Nature of universe is still a mystery to Nobel winners

A NASA pictue of a supernova within the galaxy M100
Saul Perlmutter and Adam Riess of the United States and US-Australian Brian Schmidt won the 2011 Nobel Physics Prize Tuesday for their research on supernovae, the Nobel jury said.
They won the Nobel Prize for changing our understanding of the universe, but their discovery left an even larger mystery -- what is this dark energy that is propelling the universe to expand so fast?

US Saul Perlmutter, 52, and his one-time competitors Adam Riess and Brian Schmidt shared the Nobel Prize for Physics on Tuesday for their discovery in 1998 that the universe was expanding at an accelerating rate.

Back then, Riess and Schmidt were working at University of California, Berkeley, literally down the hill from a competing team led by Perlmutter at Lawrence Berkeley National Laboratory.

Both groups were analyzing telescope data and were in a race to be first, but also to be right.

By studying dozens of distant supernovae, or , they found that light from the dying stars was weaker than expected, meaning they were further away than thought.

That meant the universe was expanding at an accelerating rate after the that created it some 14 billion years ago, and galaxies in the universe are on a path toward ripping apart.

At first, Riess was convinced that he had to be wrong.

"Everybody knew the universe was supposed to be slowing down, not speeding up," the 41-year-old told AFP.

"It took weeks of going through and checking everything over to make sure it wasn't a stupid error. After a few weeks I couldn't find anything that seemed wrong."

Then, the two teams -- the Supernova Cosmology Project led by Perlmutter and the competing High-z Supernova Search team -- started to hear that they were each seeing the same thing.

American physicist Saul Perlmutter learned of his Nobel prize from Swedish media, not the Nobel Prize committee
American physicist Saul Perlmutter, a joint winner of the 2011 Nobel Physics prize, said the Nobel Prize Committee must have had the wrong number because he did not hear the news from them Tuesday that he was a winner.

"Then it got really exciting because we all started thinking that this might be right."

But while Riess shook off the disbelief that surrounded the early days of his discovery, he has since been confronted with an even larger mystery that astronomers and physicists are not sure how to solve.

"Really, we created a bigger question than we answered," said Riess, a professor of astronomy and physics at Johns Hopkins University in Baltimore, Maryland.

"We discovered that the universe is accelerating and it is filled with dark energy, but the question we created is, 'What is dark energy?' We don't understand the physics of it.

"It seems to live at the nexus between quantum mechanics and general relativity, two of our great theories of physics, but it lives just at that nexus where they don't work together."

Perlmutter told AFP he too is grappling with the enormity of what they found, and did not find.

Nobel winner Adam Riess
This undated photo courtesy of Johns Hopkins University in Baltimore, Maryland shows Adam Riess. Riess was awarded the 2011 Nobel Prize in Physics by the Royal Swedish Academy of Sciences.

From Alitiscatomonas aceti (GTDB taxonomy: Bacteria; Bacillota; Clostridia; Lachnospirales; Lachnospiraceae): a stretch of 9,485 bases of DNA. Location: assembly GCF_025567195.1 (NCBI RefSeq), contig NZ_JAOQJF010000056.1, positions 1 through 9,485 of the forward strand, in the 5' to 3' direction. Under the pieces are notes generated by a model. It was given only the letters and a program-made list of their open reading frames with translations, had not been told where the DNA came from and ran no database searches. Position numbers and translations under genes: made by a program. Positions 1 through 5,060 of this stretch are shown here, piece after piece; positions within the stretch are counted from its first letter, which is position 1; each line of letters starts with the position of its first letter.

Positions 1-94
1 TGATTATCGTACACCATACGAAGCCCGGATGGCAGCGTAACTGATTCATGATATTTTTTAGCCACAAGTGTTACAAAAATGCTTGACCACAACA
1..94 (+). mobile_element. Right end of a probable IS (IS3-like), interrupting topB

"It's a mysterious force... it may be three-quarters of all the stuff in the universe is this form and we did not know that before."

Albert Einstein, while crafting his theory of general relativity in 1917, came to believe there was some cosmological constant, a force that opposed gravity and kept the universe from collapsing into itself. Later he dismissed this idea as a major blunder.

According to Perlmutter, more data is needed to narrow down the theoretical alternatives that come into play now that astronomers know the is expanding fast.

"It could be that we will have to modify Einstein's theory of relativity," said Perlmutter.

"We need to build new telescopes and instruments to do it," he told AFP. "The ball is in our court again we have to give theorists more data."

at the Illinois-based Fermilab run by the Department of Energy are gearing up for the launch next year of the Dark Energy Survey, or DES, which uses the Dark Energy Camera, called DECam.

The project will hunt for clues about dark energy "by measuring the distribution of galaxies throughout space, how the gravity of dark matter distorts their shapes, how galaxies cluster and the brightness of exploding stars called supernovae," said Fermilab.

The European Space Agency also plans to launch a space telescope known as Euclid to study dark energy by 2019.

Riess said the Hubble Space Telescope has been a major tool for their work so far but the NASA project under way to built a more advanced version, the multi-billion dollar James Webb Space Telescope, could propel science further.

"We have struggled theoretically to understand it, so we use telescopes like Hubble now and hopefully the James Webb someday to get the best clues we can about the nature of ," said Riess.

Explore further

Md. prof shares Nobel over faster growing universe

(c) 2011 AFP

Citation: Nature of universe is still a mystery to Nobel winners (2011, October 4) retrieved 5 August 2021 from
This document is subject to copyright. Apart from any fair dealing for the purpose of private study or research, no part may be reproduced without the written permission. The content is provided for information purposes only.

Feedback to editors

User comments